The control layer can be a free film layer disposed between the gas electrode and the negative electrode, or can be deposited on a surface of either the gas electrode, negative electrode, or a separator if present. The control layer can thus be disposed between the gas electrode and a separator of the cell or can function as the separator between the gas electrode and negative electrode, wherein the cell is free of any further separator material disposed between the gas electrode and negative electrode. In a preferred embodiment, the control layer is deposited from an emulsion or solution of PTFE onto a surface of the gas electrode adapted to face the negative electrode. A preferred aqueous PTFE emulsion is available as TEFLONŽ PTFE TOPCOAT™ 852-202 from DuPont of Wilmington, Del. TOPCOA™ 852-202 is believed to contain sodium lauryl sulfate, toluene, diethylene glycol monobutyl ether, water, xylene, octylphenoxypolyethoxyethanol, polytetrafluoroethylene, and silicone resin. The thickness of the control layer is dependent on a number of factors including the desired hydrophobicity of the layer and resistance of the layer to ion transfer. The thickness of the PTFE layer ranges generally from 0.25 to about 1.5 μm and preferably is about 1 μm.
The control layer is preferably deposited by painting or spraying the solution, for example in the form of an aerosol spray, onto a desired surface of the cell, such as the gas electrode. The deposited layer is dried to remove any volatiles from the layer, for example at about 71° C. for about 30 minutes. Relatively high temperatures are avoided as the control layer can smear on the applied surface, the binder of any of the layers of the gas electrode can become softened and be displaced from the contacting surface, or the activated carbon may absorb some of the solvent from the control layer, or a combination thereof, causing a loss of effectiveness of the gas electrode.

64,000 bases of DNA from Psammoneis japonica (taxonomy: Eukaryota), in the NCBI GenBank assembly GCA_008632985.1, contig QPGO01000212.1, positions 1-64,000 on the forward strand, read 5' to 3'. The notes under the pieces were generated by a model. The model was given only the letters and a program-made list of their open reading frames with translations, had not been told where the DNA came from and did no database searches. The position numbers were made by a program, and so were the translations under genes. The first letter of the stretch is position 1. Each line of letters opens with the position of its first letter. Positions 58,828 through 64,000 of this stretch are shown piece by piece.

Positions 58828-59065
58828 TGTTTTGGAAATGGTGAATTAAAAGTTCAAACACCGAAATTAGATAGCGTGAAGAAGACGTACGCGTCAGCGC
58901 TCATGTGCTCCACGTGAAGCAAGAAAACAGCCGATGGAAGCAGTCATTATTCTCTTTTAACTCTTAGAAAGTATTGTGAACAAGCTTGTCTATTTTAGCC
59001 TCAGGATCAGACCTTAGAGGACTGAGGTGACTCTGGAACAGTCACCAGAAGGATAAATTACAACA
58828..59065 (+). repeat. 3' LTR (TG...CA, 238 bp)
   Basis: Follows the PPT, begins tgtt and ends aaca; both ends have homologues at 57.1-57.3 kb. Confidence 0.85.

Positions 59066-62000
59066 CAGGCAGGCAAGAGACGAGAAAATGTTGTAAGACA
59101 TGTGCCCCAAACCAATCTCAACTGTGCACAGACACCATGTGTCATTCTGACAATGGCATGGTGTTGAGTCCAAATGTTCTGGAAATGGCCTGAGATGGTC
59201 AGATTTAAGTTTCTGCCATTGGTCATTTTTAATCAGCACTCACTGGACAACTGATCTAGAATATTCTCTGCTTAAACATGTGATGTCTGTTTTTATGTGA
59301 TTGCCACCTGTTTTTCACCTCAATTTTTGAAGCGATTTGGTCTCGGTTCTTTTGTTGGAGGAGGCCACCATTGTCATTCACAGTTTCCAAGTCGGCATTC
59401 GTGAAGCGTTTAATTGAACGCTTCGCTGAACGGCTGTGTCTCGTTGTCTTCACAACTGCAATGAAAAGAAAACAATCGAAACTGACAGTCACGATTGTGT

The gas electrode is desirably assembled with a suitable counter electrode into an electrochemical cell. In one embodiment the gas electrode is a gas consuming positive electrode and the counter electrode is a negative electrode. The negative electrode casing can be a substrate, preferably a conductive substrate and including a material having sufficient mechanical strength for intended use. The negative electrode casing is preferably a metal of one or more layers. At least one of the layers should have a moderate to high overpotential such as copper, tin or zinc. In one such embodiment, the negative casing is a laminate material, comprising for example, from exterior layer to interior layer, nickel/stainless steel/nickel, tin/nickel/stainless steel/nickel/tin, tin/copper/stainless steel/tin, tin/nickel/stainless steel/copper/tin, stainless steel/copper, tin/stainless steel/copper/tin, tin/nickel/stainless steel/nickel/copper/tin, or nickel/stainless steel/nickel/copper, or variations thereof.